Civil Rights Group Wants To Stop ICE Detentions It Considers 'Blatantly Illegal'
From Texas Standard:
Last week, a video circulated widely on social media showing security guards shoving a man into an elevator at a McAllen hotel holding asylum-seekers, some of whom were children. The man was lawyer, Andy Udelsman, who works for the nonprofit Texas Civil Rights Project. He had gone to the hotel to learn more about the detainees, and to possibly represent them in a lawsuit.
BREAKING: Our attorney was aggressively rejected from trying to offer help to immigrant children illegally detained at a Hampton Inn in McAllen, TX. He and another of our staffer were violently shoved into the hotel elevator and were told they could not offer help. #FreeThemALL! https://t.co/xSOxHOViKp pic.twitter.com/MEp7UmK6Gv— Texas Civil Rights Project (@TXCivilRights) July 23, 2020
Udelsman told Texas Standard's Joy Díaz on Monday that he was not at the hotel to protest, which some news outlets had reported. But he did confront the private security staff who were guarding the asylum-seekers.
"My last resort was just to start yelling, to hope that maybe somebody, a child, would hear and tell us some basic information about them so that we could represent them in a lawsuit," he said.
In the video, Udelsman asked the men, "Are you police?" One of them responded: "Don't worry about who we are."
He eventually found out that they worked for MVM, Inc., a private security firm hired by U.S. Immigration and Customs Enforcement, or ICE.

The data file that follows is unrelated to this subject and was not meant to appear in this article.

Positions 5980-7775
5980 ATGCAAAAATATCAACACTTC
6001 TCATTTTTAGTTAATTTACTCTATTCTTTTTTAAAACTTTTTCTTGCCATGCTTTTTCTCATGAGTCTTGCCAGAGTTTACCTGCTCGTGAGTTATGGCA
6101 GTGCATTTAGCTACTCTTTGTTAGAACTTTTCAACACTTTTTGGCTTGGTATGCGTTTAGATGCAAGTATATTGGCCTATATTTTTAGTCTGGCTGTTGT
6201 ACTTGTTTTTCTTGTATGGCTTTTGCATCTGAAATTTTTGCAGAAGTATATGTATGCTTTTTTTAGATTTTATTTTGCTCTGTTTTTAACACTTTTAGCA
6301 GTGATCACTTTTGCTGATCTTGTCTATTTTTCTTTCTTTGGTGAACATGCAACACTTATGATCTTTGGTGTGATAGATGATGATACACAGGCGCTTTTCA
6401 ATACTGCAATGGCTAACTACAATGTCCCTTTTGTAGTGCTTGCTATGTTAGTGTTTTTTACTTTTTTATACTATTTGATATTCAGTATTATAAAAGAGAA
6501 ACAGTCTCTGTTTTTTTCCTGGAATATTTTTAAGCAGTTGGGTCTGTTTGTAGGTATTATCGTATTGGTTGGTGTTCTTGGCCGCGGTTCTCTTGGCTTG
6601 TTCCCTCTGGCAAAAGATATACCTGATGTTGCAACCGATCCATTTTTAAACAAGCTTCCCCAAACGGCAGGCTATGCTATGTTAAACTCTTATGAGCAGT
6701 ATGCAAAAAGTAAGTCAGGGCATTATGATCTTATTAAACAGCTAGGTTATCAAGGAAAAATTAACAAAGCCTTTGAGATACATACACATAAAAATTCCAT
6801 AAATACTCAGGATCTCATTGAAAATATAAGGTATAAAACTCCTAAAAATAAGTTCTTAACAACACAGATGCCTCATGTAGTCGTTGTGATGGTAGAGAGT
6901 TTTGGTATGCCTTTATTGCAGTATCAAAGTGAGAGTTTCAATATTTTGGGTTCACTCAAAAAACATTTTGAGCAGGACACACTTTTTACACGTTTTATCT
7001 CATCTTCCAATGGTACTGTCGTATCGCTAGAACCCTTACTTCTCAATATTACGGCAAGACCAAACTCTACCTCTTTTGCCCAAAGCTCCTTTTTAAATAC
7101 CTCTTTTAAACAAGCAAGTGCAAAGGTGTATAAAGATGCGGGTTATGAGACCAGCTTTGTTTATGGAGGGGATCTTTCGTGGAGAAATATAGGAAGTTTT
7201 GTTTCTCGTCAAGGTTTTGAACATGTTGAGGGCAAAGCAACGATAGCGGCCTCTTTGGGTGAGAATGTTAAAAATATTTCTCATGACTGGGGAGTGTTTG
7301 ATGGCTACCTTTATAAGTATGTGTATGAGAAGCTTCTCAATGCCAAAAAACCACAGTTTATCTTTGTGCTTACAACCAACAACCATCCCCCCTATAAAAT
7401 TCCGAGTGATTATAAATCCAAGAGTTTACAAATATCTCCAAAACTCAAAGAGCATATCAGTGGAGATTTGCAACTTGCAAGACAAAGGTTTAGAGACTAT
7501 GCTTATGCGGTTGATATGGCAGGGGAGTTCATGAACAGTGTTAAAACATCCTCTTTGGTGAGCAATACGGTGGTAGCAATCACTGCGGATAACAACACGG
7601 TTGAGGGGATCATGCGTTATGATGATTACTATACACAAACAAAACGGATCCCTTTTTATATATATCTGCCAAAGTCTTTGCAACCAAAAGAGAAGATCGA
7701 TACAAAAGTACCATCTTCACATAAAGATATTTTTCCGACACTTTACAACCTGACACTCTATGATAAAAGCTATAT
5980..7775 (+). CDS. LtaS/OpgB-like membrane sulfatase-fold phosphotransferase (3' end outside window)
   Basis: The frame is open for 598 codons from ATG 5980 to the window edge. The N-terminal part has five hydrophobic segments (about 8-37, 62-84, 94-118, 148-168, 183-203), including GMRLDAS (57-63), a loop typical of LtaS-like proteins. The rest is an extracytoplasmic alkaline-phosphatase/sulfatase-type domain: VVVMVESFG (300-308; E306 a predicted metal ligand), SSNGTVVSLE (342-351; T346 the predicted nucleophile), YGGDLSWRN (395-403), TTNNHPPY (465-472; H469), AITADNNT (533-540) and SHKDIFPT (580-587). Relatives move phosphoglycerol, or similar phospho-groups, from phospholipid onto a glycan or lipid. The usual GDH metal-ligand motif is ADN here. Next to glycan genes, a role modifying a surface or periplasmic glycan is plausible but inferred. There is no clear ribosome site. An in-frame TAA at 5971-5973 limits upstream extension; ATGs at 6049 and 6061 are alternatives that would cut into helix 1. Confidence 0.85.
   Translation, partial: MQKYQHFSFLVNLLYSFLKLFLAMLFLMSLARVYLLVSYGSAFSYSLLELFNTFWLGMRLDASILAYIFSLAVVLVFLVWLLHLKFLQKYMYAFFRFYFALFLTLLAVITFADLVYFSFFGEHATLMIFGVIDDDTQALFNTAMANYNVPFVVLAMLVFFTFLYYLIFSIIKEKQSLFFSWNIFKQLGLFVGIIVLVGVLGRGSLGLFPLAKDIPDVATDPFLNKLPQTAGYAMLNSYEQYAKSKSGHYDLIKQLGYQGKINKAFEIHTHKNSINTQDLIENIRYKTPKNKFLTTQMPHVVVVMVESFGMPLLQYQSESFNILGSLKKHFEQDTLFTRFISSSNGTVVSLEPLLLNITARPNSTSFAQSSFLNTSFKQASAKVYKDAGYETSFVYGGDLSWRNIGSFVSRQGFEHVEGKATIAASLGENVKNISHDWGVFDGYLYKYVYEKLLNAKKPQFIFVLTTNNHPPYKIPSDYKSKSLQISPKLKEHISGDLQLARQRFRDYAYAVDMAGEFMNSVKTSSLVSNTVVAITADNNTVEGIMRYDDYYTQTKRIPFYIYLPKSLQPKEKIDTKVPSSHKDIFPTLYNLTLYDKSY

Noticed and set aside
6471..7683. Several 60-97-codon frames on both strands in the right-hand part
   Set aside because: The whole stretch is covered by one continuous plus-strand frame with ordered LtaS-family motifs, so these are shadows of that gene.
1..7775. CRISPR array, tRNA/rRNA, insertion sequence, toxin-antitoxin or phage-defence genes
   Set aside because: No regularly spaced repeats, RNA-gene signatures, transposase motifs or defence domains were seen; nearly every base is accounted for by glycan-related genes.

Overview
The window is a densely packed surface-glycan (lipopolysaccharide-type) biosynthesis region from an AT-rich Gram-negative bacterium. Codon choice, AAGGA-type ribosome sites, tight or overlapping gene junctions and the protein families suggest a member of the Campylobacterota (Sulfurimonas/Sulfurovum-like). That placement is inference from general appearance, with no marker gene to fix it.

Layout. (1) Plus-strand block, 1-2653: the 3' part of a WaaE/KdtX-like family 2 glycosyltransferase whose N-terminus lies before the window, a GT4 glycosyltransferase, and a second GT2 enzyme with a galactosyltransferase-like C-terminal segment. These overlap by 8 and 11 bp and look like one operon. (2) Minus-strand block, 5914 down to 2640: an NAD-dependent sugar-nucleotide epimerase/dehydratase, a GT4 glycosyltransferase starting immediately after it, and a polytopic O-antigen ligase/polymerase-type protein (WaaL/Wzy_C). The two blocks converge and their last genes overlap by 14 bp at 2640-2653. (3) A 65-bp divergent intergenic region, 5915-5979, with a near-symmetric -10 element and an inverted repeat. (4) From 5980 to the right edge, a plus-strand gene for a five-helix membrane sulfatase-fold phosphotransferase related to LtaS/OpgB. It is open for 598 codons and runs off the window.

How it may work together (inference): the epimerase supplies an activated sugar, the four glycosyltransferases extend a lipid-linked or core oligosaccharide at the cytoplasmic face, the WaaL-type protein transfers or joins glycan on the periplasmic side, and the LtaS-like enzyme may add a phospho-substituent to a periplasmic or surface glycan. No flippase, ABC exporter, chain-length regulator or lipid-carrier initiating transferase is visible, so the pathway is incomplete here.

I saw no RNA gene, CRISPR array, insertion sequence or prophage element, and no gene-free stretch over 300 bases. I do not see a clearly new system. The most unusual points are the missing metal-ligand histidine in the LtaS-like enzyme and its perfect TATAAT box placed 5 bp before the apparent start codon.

"The first question has to be, Why are they detaining children at a hotel?" Udelsman said.
ICE has been detaining children and adults in the McAllen Hampton Inn that Udelsman visited, according to reporting from Texas Public Radio. TPR also interviewed Udelsman for its story.
Udelsman said the security guards wouldn't let him talk to the asylum-seekers, and he questioned whether they had the authority to do so. Asylum-seekers, including children, have a right to an attorney, but not a government-funded public defender. They either have to pay for a private attorney or rely on a lawyers, like Udelsman, offering charity services.
Udelsman claimed that "the government is trying to remove children, and asylum-seekers in general, from this county as quickly as possible." He added: "They don't want these children to have attorneys because that would impede their ability to quickly remove people from the country."
At 2 a.m. the next morning, after his altercation with the MVM guards, Udelsman said the guards put the asylum-seekers in "unmarked, white vans" and left the hotel. He doesn't know where the guards took them. He filed a federal lawsuit to find their whereabouts and to get the courts to deem detaining asylum-seekers without allowing access to legal counsel "blatantly illegal."
Web story by Caroline Covington.
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